2.3 Long before he went invested with the cross to encounter the wolf of Gubbio, Francis had already raised the same cross high above the heads of his own brothers at the Portiuncula. The sacred scriptures describe the messianic age as an era of exceptional peace. Francis set about creating just such a “new Jerusalem” at St. Mary of the Angels. He called his brothers to intense prayer, sincere communion in brotherhood and the mutual bearing of burdens. We notice that respect for one another, especially in speech, was very high on the agenda of their lives. A brother guilty of detraction was made to beg pardon for his fault and recite the Praises of God aloud, so that everyone could hear him! (see Mirror of Perfection, 82) This effort to build gospel peace meant that Francis himself had to embrace the cross. Could not this effort help to explain his discourse on “perfect joy?” It was worth the price! Francis was able to carry the power of brotherly unity and evangelical peace when he went “together with his companions” to encounter the wolf of Gubbio.


3.1 The cross and brotherhood determine the outcome: “Come to me, Brother Wolf, I command you, in the name of Christ, not to hurt me or anyone!”

3.2 Francis was able to speak the truth with love to the wolf, telling him that his great anger and violence “destroys the creatures of God” and “human beings made in the image of God.” Francis made no attempt to minimize the crimes of the wolf against the people of the town.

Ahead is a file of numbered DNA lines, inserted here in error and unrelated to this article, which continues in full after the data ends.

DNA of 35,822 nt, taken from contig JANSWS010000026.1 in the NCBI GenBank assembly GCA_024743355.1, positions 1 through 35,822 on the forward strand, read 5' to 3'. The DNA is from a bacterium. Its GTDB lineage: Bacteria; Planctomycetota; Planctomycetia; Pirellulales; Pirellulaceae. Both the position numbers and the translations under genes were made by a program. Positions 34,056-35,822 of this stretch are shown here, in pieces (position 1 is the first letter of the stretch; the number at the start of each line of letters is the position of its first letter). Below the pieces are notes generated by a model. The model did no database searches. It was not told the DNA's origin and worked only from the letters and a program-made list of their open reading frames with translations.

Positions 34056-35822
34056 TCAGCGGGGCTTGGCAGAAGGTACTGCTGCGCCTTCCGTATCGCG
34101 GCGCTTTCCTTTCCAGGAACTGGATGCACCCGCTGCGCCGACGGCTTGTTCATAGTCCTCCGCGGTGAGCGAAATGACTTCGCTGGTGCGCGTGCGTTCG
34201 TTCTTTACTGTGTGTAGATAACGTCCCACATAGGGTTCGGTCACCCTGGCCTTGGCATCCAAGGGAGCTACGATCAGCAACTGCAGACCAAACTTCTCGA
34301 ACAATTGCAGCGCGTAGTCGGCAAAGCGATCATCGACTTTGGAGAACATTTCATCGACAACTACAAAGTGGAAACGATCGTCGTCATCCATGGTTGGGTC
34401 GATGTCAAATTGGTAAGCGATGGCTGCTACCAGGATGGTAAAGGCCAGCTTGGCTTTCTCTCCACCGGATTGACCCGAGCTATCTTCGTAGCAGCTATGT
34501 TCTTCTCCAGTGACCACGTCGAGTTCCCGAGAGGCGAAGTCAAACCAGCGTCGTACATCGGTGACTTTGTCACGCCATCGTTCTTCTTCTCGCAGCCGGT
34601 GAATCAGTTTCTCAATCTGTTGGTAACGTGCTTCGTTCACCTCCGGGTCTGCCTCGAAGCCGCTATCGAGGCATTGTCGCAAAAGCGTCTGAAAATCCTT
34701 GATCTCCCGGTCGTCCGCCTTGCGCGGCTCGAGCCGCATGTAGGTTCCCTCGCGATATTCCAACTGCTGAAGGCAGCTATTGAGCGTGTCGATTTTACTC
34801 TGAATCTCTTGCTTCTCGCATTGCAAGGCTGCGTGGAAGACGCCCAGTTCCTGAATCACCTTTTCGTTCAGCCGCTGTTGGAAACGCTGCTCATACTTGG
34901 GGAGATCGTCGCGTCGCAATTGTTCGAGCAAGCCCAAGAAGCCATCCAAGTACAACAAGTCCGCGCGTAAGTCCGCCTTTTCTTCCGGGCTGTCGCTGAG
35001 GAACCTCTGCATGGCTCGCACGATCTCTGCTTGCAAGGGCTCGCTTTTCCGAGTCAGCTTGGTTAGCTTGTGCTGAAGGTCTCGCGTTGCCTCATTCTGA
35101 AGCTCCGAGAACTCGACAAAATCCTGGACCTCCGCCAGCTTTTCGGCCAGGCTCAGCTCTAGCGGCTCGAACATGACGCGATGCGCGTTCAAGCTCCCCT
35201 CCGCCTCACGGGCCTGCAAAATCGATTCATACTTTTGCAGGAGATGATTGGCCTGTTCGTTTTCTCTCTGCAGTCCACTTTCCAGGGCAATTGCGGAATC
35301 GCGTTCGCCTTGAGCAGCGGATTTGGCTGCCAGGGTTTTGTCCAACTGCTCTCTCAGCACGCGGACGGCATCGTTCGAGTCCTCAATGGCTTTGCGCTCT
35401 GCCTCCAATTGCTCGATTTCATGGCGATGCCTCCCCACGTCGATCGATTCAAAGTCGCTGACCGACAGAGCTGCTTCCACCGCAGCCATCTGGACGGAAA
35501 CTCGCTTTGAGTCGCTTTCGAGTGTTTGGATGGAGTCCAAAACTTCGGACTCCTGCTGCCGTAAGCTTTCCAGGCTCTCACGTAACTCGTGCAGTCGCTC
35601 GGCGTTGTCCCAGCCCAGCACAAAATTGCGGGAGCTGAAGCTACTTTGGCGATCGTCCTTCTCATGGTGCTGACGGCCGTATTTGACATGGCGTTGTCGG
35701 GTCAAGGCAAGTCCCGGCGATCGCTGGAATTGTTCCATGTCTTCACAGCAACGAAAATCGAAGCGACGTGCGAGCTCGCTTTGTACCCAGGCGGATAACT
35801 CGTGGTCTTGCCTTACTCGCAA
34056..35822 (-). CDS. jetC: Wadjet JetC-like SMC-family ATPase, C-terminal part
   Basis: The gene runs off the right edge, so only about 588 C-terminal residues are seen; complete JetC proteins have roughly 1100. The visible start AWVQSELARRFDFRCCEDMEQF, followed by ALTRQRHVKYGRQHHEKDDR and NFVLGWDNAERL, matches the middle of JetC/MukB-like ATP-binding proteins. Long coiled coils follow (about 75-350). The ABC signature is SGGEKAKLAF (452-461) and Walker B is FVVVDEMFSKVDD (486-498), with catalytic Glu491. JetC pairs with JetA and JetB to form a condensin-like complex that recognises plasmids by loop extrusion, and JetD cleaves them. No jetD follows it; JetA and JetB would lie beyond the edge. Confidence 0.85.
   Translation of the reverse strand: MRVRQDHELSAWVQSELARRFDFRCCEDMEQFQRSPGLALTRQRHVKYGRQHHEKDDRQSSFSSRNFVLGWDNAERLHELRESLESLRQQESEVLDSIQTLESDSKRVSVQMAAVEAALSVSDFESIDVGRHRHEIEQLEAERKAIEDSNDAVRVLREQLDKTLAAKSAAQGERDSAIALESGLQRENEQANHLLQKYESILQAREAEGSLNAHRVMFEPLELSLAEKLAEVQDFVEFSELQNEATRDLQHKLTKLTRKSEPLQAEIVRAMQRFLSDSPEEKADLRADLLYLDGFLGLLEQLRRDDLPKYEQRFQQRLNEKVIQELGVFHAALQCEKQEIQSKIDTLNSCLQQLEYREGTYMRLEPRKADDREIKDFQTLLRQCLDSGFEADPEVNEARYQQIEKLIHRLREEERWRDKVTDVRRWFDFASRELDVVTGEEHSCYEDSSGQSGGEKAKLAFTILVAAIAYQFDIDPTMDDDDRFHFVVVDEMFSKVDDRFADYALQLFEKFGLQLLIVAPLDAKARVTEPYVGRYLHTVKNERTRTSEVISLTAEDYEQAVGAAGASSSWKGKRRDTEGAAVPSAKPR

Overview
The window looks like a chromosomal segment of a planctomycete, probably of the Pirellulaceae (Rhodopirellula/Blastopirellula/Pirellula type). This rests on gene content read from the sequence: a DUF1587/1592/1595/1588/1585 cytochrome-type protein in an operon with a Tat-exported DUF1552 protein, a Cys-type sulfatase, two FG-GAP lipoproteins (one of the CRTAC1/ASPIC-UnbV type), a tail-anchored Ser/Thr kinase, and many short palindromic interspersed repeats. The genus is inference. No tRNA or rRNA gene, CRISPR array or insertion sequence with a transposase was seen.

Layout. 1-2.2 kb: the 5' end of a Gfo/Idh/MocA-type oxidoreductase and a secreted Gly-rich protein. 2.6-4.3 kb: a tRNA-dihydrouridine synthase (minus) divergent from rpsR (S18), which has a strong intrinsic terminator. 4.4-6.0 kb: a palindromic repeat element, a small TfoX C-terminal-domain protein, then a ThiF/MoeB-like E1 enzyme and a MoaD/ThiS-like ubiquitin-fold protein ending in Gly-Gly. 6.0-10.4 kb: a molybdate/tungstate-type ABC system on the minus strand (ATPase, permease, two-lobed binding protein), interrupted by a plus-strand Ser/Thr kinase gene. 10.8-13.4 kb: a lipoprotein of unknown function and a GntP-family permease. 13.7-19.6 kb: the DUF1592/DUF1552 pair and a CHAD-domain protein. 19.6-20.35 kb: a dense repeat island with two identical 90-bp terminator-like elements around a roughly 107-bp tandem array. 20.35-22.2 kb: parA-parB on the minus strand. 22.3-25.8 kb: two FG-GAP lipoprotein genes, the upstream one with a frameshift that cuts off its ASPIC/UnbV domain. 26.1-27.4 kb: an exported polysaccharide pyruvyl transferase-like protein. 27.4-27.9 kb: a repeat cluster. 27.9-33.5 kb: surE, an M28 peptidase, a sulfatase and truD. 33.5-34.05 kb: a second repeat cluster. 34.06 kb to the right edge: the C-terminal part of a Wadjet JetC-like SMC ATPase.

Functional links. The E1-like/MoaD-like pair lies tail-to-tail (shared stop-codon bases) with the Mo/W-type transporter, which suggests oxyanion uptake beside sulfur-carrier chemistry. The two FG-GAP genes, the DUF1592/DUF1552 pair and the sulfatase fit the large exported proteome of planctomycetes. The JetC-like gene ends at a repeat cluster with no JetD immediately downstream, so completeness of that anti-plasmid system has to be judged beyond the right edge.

3.3 Francis was able to speak the truth with love to the people of Gubbio. He asked them to reflect upon how the social climate of Gubbio had contributed to the violent reaction of the wolf: “… such calamities were permitted by God because of their sins.”


4.1 If the victims of the Oklahoma City bomb were anonymous and chosen at random, the bomber himself was not anonymous. If police reports are correct, he has a name: Timothy. His presumed accomplices also have names: Terry and James. The rage that drove them was also known to others, even if the murderous results of that rage were not anticipated. Therefore, if police surveillance could not protect the victims, perhaps the words, “Come to me, brother Timothy! I command you, in the name of Christ … “could have changed the perpetrator.

4.2 Could not the cross of Christ and true brotherhood give a Capuchin the compassion, the courage and the coherence to utter these words? We will never touch the rage and violence which beset our neighborhoods if we do not begin within our own local and provincial fraternities. All too often we allow the “wolf” to dwell in our very midst: passive aggression, violent denunciation, alcohol and drug abuse, racism, sexual abuse and abusive ridicule. Our own brothers cannot experience healing and learn new ways of dealing with life unless our fraternities provide them with an honest and safe haven in which to open their hearts.